“The influence of party politics on drug policies. What is the impact of political parties on different political outputs and reforms?”
Drug policies have a considerable impact on individuals’ liberty, yet political scientists have spilled little ink on drug policy-making. This is surprising, as policy-makers around the world have opted for remarkably different solutions to the problem of drug production, trafficking and consumption. In particular, there is a vast variety of policies on sanctioning the possession of illicit drugs for personal consumption. Portugal, for instance, decriminalized the possession of illicit drugs for personal consumption by making it an administrative offense in 2001 and drug offenders are mostly punished by imposing a fine. In contrast, Swedish drug policy follows a zero-tolerance approach and a similar petty offense of drug possession for personal consumption constitutes a felony punishable by a fine or imprisonment for up to six months. Remarkable variance also exists regarding harm-reduction measures, such as needle and syringe substitution programmes or heroin substitution treatment. However, current research is mostly interested in explaining the consequences of the implemented drug policies and largely neglects the underlying causes for the differences across and within countries.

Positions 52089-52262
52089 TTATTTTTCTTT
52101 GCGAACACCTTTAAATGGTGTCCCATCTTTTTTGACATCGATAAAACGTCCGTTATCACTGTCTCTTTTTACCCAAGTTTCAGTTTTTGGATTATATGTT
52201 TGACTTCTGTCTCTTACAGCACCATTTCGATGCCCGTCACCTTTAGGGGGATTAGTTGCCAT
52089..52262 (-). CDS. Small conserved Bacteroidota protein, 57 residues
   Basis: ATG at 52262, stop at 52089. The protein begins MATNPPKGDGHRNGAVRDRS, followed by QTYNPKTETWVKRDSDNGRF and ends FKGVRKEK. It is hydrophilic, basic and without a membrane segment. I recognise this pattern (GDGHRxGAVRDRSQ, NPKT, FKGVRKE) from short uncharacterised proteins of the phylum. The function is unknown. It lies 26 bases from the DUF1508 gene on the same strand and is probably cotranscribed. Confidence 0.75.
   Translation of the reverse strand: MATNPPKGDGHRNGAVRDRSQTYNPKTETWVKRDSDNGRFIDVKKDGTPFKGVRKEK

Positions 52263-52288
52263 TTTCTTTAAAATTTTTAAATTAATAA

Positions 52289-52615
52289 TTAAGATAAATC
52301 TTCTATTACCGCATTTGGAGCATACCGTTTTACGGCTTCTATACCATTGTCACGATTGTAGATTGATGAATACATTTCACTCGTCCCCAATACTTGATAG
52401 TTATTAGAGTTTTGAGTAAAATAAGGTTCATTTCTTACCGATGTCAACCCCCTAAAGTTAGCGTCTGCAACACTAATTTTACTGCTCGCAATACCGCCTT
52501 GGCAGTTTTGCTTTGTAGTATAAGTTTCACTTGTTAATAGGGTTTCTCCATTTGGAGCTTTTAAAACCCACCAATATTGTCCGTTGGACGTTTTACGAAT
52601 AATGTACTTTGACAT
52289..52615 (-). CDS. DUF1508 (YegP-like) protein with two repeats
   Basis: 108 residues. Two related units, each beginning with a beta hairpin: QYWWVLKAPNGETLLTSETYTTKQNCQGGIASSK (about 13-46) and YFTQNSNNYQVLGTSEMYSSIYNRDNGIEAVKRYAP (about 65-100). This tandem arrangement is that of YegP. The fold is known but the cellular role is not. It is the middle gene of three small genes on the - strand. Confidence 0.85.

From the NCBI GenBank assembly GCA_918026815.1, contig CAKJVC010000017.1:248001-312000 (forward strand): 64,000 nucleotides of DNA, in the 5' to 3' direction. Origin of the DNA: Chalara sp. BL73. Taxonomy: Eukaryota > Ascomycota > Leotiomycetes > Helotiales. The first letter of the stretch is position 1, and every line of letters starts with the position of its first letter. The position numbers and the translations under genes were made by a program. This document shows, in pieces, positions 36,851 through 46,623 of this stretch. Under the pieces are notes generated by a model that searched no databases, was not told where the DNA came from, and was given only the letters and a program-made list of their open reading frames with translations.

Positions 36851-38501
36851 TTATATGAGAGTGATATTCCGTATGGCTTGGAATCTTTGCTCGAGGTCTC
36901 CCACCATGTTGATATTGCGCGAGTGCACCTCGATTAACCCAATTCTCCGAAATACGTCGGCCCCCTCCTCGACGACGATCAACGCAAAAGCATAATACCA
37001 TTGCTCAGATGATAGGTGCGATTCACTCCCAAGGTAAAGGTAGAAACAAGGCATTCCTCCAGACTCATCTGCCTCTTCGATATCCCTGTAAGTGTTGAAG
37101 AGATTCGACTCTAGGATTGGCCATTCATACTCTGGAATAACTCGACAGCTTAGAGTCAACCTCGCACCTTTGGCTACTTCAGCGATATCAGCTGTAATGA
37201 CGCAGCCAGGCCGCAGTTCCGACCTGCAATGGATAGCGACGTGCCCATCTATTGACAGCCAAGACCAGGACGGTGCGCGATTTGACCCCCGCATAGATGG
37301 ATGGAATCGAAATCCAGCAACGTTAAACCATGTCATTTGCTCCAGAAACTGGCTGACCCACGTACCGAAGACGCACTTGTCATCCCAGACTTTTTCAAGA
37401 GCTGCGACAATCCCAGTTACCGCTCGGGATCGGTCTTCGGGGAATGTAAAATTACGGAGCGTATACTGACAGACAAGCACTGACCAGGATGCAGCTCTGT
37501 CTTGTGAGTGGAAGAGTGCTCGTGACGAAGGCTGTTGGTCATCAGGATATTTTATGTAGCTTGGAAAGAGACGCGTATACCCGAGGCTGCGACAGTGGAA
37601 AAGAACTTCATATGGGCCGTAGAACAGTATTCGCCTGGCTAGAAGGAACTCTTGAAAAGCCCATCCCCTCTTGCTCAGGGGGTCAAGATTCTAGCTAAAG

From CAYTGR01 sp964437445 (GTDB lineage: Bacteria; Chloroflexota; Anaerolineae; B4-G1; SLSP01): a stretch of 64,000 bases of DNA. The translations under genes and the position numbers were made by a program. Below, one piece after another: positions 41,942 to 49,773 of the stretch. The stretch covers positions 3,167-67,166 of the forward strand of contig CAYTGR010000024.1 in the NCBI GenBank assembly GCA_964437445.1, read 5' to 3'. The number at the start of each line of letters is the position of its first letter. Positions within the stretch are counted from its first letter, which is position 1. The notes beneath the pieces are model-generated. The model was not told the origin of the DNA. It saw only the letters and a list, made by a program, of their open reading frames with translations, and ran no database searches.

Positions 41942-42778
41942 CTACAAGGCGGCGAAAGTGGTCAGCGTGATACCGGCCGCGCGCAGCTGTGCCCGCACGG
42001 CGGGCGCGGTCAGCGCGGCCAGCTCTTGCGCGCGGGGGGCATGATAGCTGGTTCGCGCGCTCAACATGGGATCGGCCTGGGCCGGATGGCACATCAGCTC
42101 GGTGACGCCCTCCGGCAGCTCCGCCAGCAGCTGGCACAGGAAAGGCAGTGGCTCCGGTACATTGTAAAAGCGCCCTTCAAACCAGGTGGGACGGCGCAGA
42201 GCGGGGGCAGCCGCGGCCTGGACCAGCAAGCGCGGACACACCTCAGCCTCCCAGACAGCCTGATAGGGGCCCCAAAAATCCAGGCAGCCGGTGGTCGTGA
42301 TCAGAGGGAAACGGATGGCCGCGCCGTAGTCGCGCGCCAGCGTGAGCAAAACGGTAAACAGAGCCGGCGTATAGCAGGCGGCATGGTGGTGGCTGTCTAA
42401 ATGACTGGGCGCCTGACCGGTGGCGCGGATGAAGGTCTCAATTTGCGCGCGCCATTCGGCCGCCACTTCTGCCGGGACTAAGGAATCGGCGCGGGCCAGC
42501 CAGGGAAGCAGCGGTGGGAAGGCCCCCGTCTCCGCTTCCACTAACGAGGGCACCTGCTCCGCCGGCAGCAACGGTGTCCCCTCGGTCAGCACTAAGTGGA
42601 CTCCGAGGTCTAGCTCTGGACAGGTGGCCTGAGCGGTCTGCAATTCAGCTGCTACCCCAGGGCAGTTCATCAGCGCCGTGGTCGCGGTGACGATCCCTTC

Against this background, my research project examines the impact of party politics on domestic drug policies and drug policy reforms. Scholars frequently hint at the effect of political parties on the repressiveness or lenience of drug laws and the magnitude of harm-reduction measures, but the relation between party politics and drug policies has not been tested systematically yet. Using a mixed-method approach my research project contributes to the existing research in a twofold way. First, my project conceptualizes the role of political actors and institutions within the field of drug policy and offers a theoretical framework for drug-policy making in Western industrialized states. Second, I focus on the legal responses and the impact of parties on harm-reduction measures. The latter allows me to account for the social and health dimensions in drug policy-making. The results provide new insights into the political dynamics underlying policy-making in a sector that has not yet been studied systematically by comparative policy research.
Herr Wieczoreck ist Mitglied in der Forschungsgruppe "Europäische und Internationale Governance" und wird von Prof. Dr. Oliver Treib betreut.
seit 10/2016 wissenschaftlicher Mitarbeiter am Institut für Politikwissenschaft Münster 04/2013 – 09/2013 Studentische Hilfskraft (Tutor) am Institut für Politikwissenschaft Münster 2012 – 2016 Studium der Politikwissenschaft an der Westfälischen-Wilhelms Universität zu Münster 11/2010 – 03/2012 Studentische Hilfskraft am Institut für Politikwissenschaft Göttingen 2009 – 2012 Studium der Politikwissenschaft & Wirtschafts- und Sozialgeschichte an der Georg-August Universität Göttingen
- Drogenpolitik im internationalen Vergleich
- Parteien- und Parteisysteme
- Quantitative Methoden